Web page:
AMC Networks said it registered price increases in the high-single digits during upfront negotiations for the 2018-19 season.
“We saw healthy demand and healthy volume across all of our networks,” said Ed Carroll, chief operating officer at AMC Networks during the company’s second-quarter earnings call Thursday morning.
He was not specific about how much volume grew.
Carroll noted that this year’s market moved quickly for AMC.
“It was as fast as any in recent memory and I think a contributing factor to that was an eagerness among advertisers to get their money down next to quality content,” Carroll said.
“And of course we like that because we have four of the 12 highest-rated drama series on basic cable TV.”
He specifically pointed to BBC America shows Killing Eve and Planet Earth as contributing to AMC’s upfront.
Carroll said the scatter market continues to be strong for AMC and noted that the company was also ratcheting up its use of advanced audience targeting.
Prior to the upfront, AMC ran a number of successful campaigns using the company’s audience targeting system, including one for a pharmaceutical company and one with a soft drink company.
“We were able to access likely users and impact the sponsors’ campaign results positively,” Carroll said.
In this year’s upfront AMC set up a number of similar deals, including ones with a major auto company, a quick-service restaurant and theatrical movie company.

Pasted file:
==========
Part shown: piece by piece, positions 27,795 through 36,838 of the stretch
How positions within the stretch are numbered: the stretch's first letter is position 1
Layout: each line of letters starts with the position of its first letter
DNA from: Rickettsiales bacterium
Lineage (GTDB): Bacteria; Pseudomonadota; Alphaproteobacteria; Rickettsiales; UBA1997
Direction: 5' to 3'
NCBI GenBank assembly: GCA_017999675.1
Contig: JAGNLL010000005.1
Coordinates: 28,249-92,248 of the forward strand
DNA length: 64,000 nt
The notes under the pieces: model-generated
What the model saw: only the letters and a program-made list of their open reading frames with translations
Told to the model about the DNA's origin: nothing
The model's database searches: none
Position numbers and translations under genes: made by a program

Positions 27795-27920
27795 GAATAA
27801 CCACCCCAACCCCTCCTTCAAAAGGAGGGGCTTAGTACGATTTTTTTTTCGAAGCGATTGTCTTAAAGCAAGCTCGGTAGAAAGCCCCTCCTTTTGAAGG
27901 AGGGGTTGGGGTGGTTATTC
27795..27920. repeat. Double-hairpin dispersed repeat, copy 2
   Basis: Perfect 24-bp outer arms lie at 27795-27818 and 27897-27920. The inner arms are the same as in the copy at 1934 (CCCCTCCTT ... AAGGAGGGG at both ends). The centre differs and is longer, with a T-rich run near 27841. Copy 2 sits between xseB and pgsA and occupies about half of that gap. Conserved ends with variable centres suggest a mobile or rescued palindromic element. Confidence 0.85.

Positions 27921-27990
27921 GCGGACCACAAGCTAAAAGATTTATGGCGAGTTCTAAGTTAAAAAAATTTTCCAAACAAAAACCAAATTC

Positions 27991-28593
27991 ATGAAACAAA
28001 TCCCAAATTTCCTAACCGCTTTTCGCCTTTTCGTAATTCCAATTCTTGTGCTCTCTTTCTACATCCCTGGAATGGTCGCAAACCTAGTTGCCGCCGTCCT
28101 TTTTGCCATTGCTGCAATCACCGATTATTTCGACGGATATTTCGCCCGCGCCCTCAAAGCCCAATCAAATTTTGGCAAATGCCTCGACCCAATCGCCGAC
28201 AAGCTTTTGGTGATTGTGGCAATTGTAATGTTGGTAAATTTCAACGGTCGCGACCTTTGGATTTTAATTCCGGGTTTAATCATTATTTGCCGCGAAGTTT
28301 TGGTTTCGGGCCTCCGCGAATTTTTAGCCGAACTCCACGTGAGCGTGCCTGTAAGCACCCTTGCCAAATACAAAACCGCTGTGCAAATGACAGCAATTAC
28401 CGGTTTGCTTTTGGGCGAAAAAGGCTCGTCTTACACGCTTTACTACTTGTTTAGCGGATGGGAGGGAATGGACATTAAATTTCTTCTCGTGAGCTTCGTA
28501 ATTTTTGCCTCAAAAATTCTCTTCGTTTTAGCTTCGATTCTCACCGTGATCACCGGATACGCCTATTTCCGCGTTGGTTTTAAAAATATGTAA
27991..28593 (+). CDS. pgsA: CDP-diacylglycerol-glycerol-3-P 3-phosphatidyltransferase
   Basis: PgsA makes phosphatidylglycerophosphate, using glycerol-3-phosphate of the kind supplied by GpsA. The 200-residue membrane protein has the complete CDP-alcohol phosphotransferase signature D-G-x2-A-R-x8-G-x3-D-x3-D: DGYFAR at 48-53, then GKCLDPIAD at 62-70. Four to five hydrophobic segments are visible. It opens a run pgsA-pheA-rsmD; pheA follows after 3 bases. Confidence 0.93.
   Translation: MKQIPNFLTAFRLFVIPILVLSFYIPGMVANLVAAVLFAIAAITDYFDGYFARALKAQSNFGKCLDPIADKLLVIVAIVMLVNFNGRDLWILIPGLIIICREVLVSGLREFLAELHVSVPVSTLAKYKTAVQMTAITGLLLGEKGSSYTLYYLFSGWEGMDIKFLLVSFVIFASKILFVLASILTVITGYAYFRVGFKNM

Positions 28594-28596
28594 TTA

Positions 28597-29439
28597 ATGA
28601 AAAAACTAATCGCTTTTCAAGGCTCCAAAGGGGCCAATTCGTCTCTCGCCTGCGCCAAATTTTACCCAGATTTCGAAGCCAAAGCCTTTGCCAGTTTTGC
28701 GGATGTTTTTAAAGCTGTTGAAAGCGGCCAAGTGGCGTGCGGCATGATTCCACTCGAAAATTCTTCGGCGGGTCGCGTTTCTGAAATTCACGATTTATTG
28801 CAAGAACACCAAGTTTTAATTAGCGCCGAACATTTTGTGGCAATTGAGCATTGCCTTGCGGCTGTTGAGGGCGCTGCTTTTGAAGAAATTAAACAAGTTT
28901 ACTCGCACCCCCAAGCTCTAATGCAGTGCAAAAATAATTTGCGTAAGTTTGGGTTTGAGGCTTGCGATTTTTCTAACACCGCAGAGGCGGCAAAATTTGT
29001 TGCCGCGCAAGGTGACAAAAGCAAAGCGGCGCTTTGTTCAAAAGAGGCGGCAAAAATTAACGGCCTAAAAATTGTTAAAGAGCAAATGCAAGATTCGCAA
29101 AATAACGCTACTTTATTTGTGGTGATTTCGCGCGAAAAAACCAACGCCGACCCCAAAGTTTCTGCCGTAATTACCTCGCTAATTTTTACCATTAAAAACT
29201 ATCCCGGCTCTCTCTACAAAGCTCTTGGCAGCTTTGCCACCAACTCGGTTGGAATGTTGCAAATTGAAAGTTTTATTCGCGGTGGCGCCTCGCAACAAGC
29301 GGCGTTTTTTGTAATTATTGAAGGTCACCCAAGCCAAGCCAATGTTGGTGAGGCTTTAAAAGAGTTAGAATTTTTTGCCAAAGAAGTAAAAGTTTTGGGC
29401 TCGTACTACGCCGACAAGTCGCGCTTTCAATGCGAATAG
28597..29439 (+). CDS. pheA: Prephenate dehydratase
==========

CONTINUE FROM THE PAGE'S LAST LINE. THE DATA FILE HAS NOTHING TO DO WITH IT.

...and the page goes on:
“We are finding that our proprietary advanced data platform is effective for us particularly in increasing volume among our highest CPM advertisers,” he said.
On the earnings call, an analyst asked about Andrew Lincoln’s announcement that his character would be leaving AMC’s high-rated series The Walking Dead.
Carroll noted that Lincoln, when he spoke at Comicon, did not say why or how he would be leaving.
“He did say his relationship with Sheriff Rick Grimes is far from over, which certainly on social media has added rounds and rounds of fan intrigue,” Carroll said. “So we believe that anticipation is building and will continue to build for the next season of The Walking Dead.
Analysts keep a close look at The Walking Dead because it generates such a big chunk of AMC’s revenue and profit.
On Thursday, analyst Todd Juenger of Sanford C. Bernstein, headlined his report: “It takes 22 Killing Eve's to replace 1 Walking Dead.”
On the call AMC’s CEO Josh Sapan thought it was interesting that Wall Street was so invested in characters like Grimes, Don Draper of Mad Men and Walter White of Breaking Bad.
“We’re smaller in scale than some but I don’t think there are many earnings call where it’s actually relevant, where the shows have been significant enough and the characters developed relevant enough that you’re actually talking about an individual character and his fate in a season of a TV show,” Sapan said.